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Significance and Use
Although a number of different methods have been used to assess backdrafting and spillage (see NFPA 54, CAN/CGSB-51.71, and 1-4) a single well-accepted method is not yet available. At this point, different methods can yield different results. In addition, advantages and drawbacks of different methods have not been evaluated or described.
To provide a consistent basis for selection of methods, this guide summarizes different methods available to assess backdrafting and spillage. Advantages and limitations of each method are addressed.
One or more of the methods described in this guide should be performed when backdrafting or spillage from vented combustion appliances is suspected to be the cause of a potential problem such as elevated carbon monoxide (CO) levels or excessive moisture.
The following are examples of specific conditions under which such methods could be performed:
When debris or soot is evident at the draft hood, indicating that backdrafting may have occurred in the past,
When a new or replacement combustion appliance is added to a residence,
When a new or replacement exhaust device or system, such as a downdraft range exhaust fan, a fireplace, or a fan-powered radon mitigation system, is added,
When a residence is being remodeled or otherwise altered to increase energy efficiency, as with various types of weatherization programs, and
When a CO alarm device has alarmed and a combustion appliance is one of the suspected causes of the alarm.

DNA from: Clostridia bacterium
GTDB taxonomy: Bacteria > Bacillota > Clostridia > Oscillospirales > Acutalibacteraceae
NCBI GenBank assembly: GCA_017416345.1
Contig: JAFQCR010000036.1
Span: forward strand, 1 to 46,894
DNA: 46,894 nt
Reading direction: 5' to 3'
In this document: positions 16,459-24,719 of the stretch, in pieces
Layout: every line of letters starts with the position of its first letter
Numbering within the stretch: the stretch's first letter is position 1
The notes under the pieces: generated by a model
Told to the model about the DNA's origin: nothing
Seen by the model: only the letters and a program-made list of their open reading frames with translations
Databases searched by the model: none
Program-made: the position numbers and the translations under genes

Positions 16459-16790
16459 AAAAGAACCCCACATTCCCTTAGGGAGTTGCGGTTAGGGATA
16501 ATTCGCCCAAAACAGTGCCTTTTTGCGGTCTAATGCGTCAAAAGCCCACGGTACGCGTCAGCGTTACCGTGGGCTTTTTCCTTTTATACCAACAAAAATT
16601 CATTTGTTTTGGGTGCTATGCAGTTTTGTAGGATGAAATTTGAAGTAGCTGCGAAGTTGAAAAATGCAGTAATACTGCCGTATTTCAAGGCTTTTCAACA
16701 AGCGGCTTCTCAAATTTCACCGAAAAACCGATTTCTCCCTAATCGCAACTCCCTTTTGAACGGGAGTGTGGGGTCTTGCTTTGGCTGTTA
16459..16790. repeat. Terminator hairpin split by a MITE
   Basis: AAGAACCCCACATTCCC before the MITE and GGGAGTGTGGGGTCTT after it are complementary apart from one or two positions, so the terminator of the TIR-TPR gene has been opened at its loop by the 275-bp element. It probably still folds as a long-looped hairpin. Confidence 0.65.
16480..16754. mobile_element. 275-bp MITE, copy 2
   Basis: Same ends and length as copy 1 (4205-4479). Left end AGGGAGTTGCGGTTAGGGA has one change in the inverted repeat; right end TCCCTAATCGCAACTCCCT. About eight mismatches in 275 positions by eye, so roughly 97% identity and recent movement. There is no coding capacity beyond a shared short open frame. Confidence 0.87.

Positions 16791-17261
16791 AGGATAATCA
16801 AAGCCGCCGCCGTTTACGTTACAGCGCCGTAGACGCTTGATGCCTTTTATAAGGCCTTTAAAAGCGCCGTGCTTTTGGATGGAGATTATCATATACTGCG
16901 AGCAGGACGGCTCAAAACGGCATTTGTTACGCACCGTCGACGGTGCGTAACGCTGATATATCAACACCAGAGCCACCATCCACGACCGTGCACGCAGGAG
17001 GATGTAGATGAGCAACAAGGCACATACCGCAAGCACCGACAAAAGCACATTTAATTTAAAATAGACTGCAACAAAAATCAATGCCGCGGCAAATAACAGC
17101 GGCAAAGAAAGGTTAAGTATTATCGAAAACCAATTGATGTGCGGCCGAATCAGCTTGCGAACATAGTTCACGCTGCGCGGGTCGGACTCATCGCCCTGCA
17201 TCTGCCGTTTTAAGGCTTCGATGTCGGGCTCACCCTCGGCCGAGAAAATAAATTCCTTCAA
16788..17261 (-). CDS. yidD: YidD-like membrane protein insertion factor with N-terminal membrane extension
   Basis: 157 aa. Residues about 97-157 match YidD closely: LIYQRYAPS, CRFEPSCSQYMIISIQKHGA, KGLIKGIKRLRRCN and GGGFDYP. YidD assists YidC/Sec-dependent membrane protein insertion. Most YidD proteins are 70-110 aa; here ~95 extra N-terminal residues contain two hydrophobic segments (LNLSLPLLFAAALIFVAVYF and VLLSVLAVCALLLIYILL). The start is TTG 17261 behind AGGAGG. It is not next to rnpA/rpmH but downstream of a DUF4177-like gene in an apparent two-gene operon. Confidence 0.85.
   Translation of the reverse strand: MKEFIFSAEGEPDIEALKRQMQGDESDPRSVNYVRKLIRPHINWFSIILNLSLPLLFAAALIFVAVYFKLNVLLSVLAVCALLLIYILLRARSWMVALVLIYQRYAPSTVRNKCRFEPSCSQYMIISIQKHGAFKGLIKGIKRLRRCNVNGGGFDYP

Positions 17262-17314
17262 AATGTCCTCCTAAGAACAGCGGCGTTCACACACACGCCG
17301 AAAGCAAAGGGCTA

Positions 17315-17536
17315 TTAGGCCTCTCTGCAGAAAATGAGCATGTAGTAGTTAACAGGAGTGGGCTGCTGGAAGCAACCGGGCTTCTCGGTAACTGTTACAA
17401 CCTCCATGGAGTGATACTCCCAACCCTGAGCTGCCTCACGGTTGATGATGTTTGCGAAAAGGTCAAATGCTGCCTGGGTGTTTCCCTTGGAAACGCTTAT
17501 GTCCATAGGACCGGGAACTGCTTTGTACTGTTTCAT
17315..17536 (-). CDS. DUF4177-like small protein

Depending on the nature of the test(s) conducted and the test results, certain preventive or remedial actions may need to be taken. The following are examples:
If any of the short-term tests indicates a potential for backdrafting, and particularly if more than one test indicates such potential, then the appliance and venting system should be further tested by a qualified technician, or remedial actions could be taken in accordance with 5.5.3.
If continuous monitoring indicates that backdrafting is occurring, and particularly if it indicates that spillage is occurring that impacts indoor air quality (for example, elevated CO concentrations or excessive moisture in the house), then remedial action is indicated.
Possible remedial actions include the following:
At a minimum, a CO alarm device could be installed in the house.
Limiting the use of devices or systems that increase house depressurization, such as fireplaces and high-volume exhaust fans. Proper sealing of any air leakage sites, especially at the top floor ceiling level, can also reduce house depressurization at the lower levels of the house.
Partially opening a window in the furnace or appliance room, if available. Keeping the door nearest the appliance room open at all times or putting louvers in the door.
Providing increased makeup air for the appliance (for example, by providing a small duct or opening to the outdoors near the appliance).
If remedial actions are not successful, then consideration can be given to correcting or replacing the venting system or, if necessary, replacing the spilling appliance with one that can better tolerate house depressurization.